The inflation factor

- January 19, 2020
| By : Mihir Srivastava |

With the economy showing signs of recession while the prices of fruits and vegetable skyrocket, here’s what you need to know PRICES OF food, particularly fruits and vegetables have skyrocketed in the last few months. At the Okhla and Azadpur mandi (wholesale market of fruits and vegetables), prices of main vegetables, especially onion is more […]

With the economy showing signs of recession while the prices of fruits and vegetable skyrocket, here’s what you need to know

PRICES OF food, particularly fruits and vegetables have skyrocketed in the last few months. At the Okhla and Azadpur mandi (wholesale market of fruits and vegetables), prices of main vegetables, especially onion is more than Rs 100 per kg, potato at Rs 30, tomato at Rs 25 per kg. The rates of cauliflower, carrots and capsicum that were in the range of Rs 10-15 per kg are either selling at twice or thrice the earlier prices or have breached the Rs 30-a-kg mark. Mind it, these are the rates of wholesale markets.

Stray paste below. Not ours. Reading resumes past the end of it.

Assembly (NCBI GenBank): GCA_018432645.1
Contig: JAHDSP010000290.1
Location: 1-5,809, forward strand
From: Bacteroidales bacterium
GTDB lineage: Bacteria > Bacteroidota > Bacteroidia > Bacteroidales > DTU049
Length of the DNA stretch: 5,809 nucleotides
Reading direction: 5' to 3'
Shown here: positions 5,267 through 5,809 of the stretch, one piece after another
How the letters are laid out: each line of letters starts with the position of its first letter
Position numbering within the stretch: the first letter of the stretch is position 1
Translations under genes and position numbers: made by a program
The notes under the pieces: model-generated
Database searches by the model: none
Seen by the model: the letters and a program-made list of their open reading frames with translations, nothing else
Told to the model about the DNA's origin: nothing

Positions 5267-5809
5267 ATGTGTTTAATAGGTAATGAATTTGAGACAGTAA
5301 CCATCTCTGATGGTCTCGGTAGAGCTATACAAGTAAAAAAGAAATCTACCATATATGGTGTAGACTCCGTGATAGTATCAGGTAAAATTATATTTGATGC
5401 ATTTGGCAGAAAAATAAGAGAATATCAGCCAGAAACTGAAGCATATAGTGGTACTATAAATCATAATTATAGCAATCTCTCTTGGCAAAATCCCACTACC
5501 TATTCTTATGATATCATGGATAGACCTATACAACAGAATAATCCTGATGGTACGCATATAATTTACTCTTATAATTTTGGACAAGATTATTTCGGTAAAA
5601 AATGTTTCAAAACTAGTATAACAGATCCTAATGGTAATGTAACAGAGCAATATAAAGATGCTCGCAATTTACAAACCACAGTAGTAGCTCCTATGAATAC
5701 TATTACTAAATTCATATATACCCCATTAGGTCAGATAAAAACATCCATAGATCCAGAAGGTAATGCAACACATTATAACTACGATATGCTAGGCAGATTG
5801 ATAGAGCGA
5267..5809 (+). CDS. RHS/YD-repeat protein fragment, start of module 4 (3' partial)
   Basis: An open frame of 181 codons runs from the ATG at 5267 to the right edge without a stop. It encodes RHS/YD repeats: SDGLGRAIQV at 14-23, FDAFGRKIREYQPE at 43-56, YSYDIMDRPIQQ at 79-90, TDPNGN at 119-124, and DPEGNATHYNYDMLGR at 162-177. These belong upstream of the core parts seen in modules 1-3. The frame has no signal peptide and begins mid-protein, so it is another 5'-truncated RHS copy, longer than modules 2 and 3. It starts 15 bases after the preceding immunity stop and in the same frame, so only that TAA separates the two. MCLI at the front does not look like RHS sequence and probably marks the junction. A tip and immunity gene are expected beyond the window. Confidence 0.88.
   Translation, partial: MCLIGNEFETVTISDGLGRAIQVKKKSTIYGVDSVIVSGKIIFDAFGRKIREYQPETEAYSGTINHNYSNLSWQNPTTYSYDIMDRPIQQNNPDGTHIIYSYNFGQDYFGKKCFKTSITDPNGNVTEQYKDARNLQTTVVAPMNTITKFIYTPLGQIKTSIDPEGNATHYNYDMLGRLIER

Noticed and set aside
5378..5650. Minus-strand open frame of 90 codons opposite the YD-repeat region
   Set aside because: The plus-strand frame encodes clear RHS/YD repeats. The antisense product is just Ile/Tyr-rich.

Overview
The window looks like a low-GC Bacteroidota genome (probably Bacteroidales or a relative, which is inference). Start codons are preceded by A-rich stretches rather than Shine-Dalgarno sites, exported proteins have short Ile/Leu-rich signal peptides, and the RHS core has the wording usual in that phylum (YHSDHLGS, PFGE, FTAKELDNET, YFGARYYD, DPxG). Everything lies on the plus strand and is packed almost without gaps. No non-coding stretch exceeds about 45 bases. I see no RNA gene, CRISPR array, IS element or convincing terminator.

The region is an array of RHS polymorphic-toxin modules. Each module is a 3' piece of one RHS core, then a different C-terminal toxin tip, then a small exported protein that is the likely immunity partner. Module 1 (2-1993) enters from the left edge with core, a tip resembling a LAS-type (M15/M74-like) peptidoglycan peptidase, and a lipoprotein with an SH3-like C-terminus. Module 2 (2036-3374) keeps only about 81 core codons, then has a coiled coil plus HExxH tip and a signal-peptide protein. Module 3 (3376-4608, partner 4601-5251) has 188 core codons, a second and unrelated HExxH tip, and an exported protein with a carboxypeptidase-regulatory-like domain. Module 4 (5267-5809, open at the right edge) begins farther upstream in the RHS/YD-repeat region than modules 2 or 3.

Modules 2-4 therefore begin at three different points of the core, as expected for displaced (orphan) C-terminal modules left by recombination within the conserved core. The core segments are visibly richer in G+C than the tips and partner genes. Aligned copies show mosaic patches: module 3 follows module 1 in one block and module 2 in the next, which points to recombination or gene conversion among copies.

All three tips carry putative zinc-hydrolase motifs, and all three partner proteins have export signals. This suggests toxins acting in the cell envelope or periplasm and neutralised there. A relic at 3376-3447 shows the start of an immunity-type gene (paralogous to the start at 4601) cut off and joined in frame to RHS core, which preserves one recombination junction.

In retail markets, rates are varied and mostly twice or even more than the prevailing wholesale prices. In fact, apples that are available inside the Okhla mandi for Rs 50-60 a kg are sold at Rs 80-100 per kg just outside on the street, so that people can buy smaller quantities without having to dismount from their cars. In some places, onion is available at above Rs 150 per kg, like Market One of CR Park in South Delhi.